The agency is also beefing up its enforcement capacity and hiring more inspectors as well as personnel for a new environmental compliance unit. It plans to hire 33 staffers for the environmental enforcement unit by the end of the 2012 fiscal year, as well as 24 new inspectors as funding permits, Schwartz said.
There are currently 60 inspectors charged with oversight for about 3,500 drilling rigs and pumping platforms in the Gulf of Mexico, according to the Wall Street Journal.
Bromwich told the Columbia graduate students who attended Tuesday’s recruiting meeting that he was making new hires to carry out his agency’s growing regulatory mandate.
“You’re looking for an interesting new job,” Bromwich told the students. “How would you like to be an environmental cop?”
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Weatherfolk are often the butt of jokes and I have experienced that many times myself. How many times have I heard snide remarks about weather forecasters predicting with dice, that “meteorologists can be wrong 50% of the time and still get paid” and similar comments. You get a thick skin eventually or leave the field.
But I have to admit that many of us in the weather community are not a little upset with the latest Subaru ad campaign: “The weather doesn’t matter if you have a Subaru.”
The main character of this campaign is “the world’s worst weatherman.”
INSULTING! And worst of all, especially for me, he says he is not good with numbers and that is why he became a weatherman. You know how I feel about that! Math is critical to being a good weatherman.
But it gets worse.
The news out of Afghanistan seems to be almost all doom and gloom: 8 NATO soldiers and one
civilian were killed Wednesday by a veteran Afghan army pilot who reportedly turned on his trainers.
The Taliban has claimed credit for the shooting, playing into fears of Taliban sleeper agents infiltrating Afghan security forces. Those fears have been stirred by a series of recent attacks as well as the escape of nearly 500 Taliban fights from the largest prison in Afghanistan earlier this week. Reuters has a rundown of recent attacks by rogue Afghan soldiers, police and insurgents dressed in army uniforms.
As for the prison break, the Afghan government has called it a disaster and blamed it on NATO-trained Afghan security forces as well as the Canadian and U.S. security officials who have helped to oversee the jail, according to the Times:
Since the Taliban engineered a major break at the same prison in 2008 — freeing 1,200 prisoners — Canadian forces have mentored the Afghans who run the prison and NATO countries have spent several million dollars upgrading and training the prison administration, according to a Western official in Kabul.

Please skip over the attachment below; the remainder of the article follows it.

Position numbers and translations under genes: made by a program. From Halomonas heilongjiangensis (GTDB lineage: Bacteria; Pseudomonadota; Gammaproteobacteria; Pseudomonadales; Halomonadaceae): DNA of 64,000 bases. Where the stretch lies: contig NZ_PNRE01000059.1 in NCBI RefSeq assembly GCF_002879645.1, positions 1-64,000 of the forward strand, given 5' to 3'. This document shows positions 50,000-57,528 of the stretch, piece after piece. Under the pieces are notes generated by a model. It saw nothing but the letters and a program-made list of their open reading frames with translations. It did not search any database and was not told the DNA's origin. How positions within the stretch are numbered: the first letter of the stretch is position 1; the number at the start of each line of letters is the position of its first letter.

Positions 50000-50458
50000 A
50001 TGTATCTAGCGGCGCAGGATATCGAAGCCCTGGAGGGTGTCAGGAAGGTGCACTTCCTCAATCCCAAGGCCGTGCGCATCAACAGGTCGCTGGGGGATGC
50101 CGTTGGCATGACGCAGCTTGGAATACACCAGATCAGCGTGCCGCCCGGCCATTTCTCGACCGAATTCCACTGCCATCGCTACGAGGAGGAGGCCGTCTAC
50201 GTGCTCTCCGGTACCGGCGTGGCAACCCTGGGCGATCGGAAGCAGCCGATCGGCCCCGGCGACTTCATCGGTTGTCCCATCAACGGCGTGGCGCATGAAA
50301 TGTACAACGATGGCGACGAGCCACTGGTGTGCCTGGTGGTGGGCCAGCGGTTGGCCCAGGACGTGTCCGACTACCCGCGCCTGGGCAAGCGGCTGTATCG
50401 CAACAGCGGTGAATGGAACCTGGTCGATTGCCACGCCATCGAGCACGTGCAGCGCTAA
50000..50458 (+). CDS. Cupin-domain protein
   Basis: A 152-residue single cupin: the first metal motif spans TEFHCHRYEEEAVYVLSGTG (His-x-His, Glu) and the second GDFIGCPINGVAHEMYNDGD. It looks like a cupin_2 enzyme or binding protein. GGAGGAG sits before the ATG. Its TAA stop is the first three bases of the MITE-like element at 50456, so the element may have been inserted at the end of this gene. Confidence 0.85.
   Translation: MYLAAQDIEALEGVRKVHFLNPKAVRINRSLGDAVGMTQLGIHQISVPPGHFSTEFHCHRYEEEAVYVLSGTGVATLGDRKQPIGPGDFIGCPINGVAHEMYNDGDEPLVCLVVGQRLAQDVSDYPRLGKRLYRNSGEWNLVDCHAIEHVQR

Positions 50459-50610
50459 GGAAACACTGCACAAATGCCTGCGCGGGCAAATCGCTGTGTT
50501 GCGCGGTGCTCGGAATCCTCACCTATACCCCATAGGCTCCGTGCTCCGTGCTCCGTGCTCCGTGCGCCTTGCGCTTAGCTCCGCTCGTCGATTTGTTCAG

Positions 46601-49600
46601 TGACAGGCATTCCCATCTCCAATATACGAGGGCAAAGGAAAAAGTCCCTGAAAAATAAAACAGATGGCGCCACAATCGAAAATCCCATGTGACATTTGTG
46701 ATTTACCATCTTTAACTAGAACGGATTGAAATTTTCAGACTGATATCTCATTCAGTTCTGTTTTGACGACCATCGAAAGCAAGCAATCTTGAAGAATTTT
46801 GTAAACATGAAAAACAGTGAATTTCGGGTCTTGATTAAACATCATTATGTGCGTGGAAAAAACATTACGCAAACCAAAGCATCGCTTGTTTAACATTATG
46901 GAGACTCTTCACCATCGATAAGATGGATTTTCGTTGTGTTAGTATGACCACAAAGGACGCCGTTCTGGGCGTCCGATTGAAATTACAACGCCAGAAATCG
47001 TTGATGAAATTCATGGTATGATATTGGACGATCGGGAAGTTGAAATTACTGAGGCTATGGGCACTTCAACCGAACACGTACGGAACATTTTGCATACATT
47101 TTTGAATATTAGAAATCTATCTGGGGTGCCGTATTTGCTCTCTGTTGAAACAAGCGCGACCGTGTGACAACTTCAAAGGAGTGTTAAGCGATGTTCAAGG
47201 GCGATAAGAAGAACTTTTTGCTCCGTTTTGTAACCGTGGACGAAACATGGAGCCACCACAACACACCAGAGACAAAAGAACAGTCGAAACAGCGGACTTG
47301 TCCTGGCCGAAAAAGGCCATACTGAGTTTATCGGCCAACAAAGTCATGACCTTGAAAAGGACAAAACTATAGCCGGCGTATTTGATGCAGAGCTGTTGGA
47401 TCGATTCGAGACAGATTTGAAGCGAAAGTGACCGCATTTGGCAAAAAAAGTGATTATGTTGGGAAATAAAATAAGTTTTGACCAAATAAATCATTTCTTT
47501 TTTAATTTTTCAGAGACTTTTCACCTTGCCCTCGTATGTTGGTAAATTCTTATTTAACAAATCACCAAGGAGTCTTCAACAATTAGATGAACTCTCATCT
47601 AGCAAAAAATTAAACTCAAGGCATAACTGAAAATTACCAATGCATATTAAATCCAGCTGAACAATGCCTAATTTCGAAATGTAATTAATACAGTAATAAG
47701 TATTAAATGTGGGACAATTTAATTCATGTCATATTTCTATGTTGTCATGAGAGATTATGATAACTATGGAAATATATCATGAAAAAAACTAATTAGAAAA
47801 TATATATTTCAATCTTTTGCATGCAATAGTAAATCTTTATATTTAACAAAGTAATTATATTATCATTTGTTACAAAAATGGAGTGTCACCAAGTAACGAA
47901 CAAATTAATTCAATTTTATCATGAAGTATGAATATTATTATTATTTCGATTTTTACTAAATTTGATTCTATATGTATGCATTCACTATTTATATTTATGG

The Afghan defense ministry announced last week that it would apply new scrutiny to Afghan army enrollment “in order to prevent enemies taking advantage,” Reuters reported. NATO has also been touting its efforts to stop the illegal sale of army uniforms and equipment.
News about the Afghan police force hasn’t been much better. This week the U.S. Special Inspector General for Afghanistan issued a report noting that recordkeeping by the Afghan interior ministry was so disorganized, the ministry “cannot accuratelydetermine the size” of the Afghan National Police force. [PDF]
As we’ve noted, the United States has spent billions on to train the dysfunctional police force, which has been riddled with high turnover and continued corruption. The report noted that while other countries also contribute to funding th police, the United States has been the single largest contributor, providing about a third of all contributions since 2002.
“The Afghan government has taken many steps to address [Afghan National Police] accountability, but significant risks of fraud, waste, and abuse of donors’ funds willcontinue unless controls are improved,” [PDF] the acting special inspector general, Herbert Richardson, told a wartime contracting panel this week.
FOR IMMEDIATE RELEASE: April 26, 2011
CONTACT: Kevin P. Henry, Cultural Diversity Program Coordinator, off: 425-452-7886; email: email@example.com
Forum to Discuss “Use of Force by Police and the Influence of the Media”
BELLEVUE – As part of a “Conversations about Race and Culture Series”, a forum about the use of force by police and the influence of the media will be hosted on Tues., May 3, from 5:30 p.m. to 8:00 p.m. at Circle of Friends, 121 107th Ave. NE. The series focuses on building positive community relations by bringing people together to share information and perspectives.
The event is free and open to everyone. It will feature speakers Chief Linda Pillo, Bellevue Police Department, and John Hamer, President of the Washington News Council, followed by small group discussions.
Discussion topics will include legal rights and responsibilities of police officers and citizens, and how use of force by police is administered. The program will also explore how the media shapes society’s views about interaction between law enforcement and the public. Several Bellevue Police Officers and Bellevue Police Diversity Focus Group members will be at hand to assist in discussions.
The forum is sponsored by the City of Bellevue Parks & Community Services Cultural Diversity Program.
Interested members of the general public, media, law enforcement and legal profession are especially encouraged to attend. For more information and to RSVP (requested by noon on Mon., May 2) call 425-452-7886 or email firstname.lastname@example.org.
The Bill & Melinda Gates Foundation on Thursday announced the latest winners in one of its more interesting initiatives aimed at stimulating creative, novel solutions to problems in global health.
The project is known as Grand Challenges Exploration and today the philanthropy announced 88 winners of $100,000 grants aimed at supporting unorthodox approaches to health problems afflicting the poor.
“One bold idea is all it takes to catalyze new approaches to global health and development,” said Tachi Yamada, outgoing chief of the global health program at the Gates Foundation.
The Seattle philanthropy was this year especially interested in supporting new — Yamada likes to say “wacky” — ideas aimed at furthering the goal of polio eradication, exploiting the ubiquitous cell phones for use in low-resource communities and reducing the massive health problems caused by inadequate sanitation in poor countries.